Social Inequality Will Not Be Solved by an App

AN APP WILL not save us. We will not sort out social inequality lying in bed staring at smartphones. It will not stem from simply sending emails to people in power, one person at a time.

New, neoliberal conceptions of individual freedoms (especially in the realm of technology use) are oversupported in direct opposition to protections realized through large-scale organizing to ensure collective rights. This is evident in the past 30 years of active antilabor policies put forward by several administrations and in increasing hostility toward unions and twenty-first-century civil rights organizations such as Black Lives Matter. These proindividual, anticommunity ideologies have been central to the anti-democratic, anti-affirmative-action, antiwelfare, antichoice, and antirace discourses that place culpability for individual failure on moral failings of the individual, not policy decisions and social systems. Discussions of institutional discrimination and systemic marginalization of whole classes and sectors of society have been shunted from public discourse for remediation and have given rise to viable presidential candidates such as Donald Trump, someone with a history of misogynistic violence toward women and anti-immigrant schemes. Despite resistance to this kind of vitriol in the national electoral body politic, society is also moving toward greater acceptance of technological processes that are seemingly benign and decontextualized, as if these projects are wholly apolitical and without consequence too. Collective efforts to regulate or provide social safety nets through public or governmental intervention are rejected. In this conception of society, individuals make choices of their own accord in the free market, which is normalized as the only legitimate source of social change.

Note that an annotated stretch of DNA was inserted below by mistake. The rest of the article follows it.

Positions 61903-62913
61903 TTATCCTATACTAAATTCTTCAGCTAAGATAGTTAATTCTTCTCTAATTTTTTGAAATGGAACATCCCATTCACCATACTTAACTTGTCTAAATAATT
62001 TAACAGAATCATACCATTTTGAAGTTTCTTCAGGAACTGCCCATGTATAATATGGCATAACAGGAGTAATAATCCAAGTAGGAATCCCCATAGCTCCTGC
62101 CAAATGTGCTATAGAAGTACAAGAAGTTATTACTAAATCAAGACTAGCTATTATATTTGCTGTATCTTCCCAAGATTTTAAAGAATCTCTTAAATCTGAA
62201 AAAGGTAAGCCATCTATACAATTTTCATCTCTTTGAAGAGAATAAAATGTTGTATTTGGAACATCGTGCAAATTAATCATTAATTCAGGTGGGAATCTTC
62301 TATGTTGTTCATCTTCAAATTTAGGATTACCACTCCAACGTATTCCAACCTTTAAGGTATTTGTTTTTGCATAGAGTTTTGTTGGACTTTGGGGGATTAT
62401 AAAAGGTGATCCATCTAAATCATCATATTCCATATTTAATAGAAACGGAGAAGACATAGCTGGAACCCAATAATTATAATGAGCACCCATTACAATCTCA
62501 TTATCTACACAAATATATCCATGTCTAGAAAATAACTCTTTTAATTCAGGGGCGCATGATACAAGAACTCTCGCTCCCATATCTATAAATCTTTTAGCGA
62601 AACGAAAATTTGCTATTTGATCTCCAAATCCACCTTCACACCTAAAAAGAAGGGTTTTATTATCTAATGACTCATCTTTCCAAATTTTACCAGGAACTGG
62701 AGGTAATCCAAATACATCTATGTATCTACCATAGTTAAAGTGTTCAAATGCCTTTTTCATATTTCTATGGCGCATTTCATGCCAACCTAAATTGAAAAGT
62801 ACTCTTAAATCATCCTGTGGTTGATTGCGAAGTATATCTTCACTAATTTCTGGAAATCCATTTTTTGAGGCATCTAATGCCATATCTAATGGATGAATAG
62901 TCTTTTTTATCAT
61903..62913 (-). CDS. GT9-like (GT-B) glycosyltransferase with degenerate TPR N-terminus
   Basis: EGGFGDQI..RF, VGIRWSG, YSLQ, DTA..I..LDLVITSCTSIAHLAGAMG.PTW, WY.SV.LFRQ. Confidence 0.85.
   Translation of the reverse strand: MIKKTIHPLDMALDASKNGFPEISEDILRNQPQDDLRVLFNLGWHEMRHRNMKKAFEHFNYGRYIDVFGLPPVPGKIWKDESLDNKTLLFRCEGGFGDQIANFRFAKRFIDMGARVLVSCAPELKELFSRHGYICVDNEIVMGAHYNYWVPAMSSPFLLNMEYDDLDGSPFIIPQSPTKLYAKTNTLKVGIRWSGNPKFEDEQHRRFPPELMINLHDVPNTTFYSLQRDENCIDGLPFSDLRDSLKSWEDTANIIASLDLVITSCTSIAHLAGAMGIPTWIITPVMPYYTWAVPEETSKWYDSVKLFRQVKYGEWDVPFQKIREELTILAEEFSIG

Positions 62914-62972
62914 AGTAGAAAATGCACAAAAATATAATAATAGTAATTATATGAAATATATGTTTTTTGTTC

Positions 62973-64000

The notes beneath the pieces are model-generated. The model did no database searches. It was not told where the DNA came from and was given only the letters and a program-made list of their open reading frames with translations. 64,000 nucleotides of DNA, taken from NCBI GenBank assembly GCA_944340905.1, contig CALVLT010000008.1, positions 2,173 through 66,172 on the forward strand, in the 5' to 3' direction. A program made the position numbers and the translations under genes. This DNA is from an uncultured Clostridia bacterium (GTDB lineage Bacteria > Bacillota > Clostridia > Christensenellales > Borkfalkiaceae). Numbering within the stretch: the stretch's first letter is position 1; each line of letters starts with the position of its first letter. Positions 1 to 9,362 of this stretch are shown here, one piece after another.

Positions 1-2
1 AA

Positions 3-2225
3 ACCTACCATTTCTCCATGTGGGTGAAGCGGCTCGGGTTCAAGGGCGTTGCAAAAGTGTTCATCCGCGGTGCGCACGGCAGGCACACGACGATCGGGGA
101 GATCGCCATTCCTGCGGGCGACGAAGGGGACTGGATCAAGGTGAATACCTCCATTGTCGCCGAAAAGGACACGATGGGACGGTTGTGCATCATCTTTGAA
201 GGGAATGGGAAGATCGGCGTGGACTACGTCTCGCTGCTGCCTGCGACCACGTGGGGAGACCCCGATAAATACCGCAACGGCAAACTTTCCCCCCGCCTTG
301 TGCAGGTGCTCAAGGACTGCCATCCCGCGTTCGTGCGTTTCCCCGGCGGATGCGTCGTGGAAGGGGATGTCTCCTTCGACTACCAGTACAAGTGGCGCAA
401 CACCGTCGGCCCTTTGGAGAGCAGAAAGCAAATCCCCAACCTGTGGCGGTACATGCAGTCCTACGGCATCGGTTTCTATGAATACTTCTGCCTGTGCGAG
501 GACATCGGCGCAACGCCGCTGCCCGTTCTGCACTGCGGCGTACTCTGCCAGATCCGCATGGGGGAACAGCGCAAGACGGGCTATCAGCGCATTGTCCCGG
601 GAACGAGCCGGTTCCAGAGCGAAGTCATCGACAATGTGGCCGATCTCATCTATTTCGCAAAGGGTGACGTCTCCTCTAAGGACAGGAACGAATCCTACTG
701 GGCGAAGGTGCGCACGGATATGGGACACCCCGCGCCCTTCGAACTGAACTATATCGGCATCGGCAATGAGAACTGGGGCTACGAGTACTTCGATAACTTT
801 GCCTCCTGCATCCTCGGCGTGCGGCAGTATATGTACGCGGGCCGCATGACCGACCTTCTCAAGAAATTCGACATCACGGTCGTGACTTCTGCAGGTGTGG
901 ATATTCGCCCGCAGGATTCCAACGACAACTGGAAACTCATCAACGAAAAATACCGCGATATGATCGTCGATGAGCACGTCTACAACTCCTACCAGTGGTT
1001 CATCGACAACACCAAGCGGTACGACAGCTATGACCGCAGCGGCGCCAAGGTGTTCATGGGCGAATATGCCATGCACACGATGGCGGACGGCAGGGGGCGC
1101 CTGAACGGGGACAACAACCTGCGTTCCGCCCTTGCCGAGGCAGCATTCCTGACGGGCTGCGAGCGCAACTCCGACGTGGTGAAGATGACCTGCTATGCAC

Excerpted from Algorithms of Oppression: How Search Engines Reinforce Racism, by Safiya Umoja Noble.

It is in this broader social and political environment that the Federal Communications Commission and Federal Trade Commission have been reluctant to regulate the internet environment, with the exception of the Children’s Internet Protection Act and the Child Safe Viewing Act of 2007. Attempts to regulate decency vis-à-vis racist, sexist, and homophobic harm have largely been unaddressed by the FCC, which places the onus for proving harm on the individual. I am trying to make the case, through the mounting evidence, that unregulated digital platforms cause serious harm. Trolling is directly linked to harassment offline, to bullying and suicide, to threats and attacks. The entire experiment of the internet is now with us, yet we do not have enough intense scrutiny at the level of public policy on its psychological and social impact on the public.

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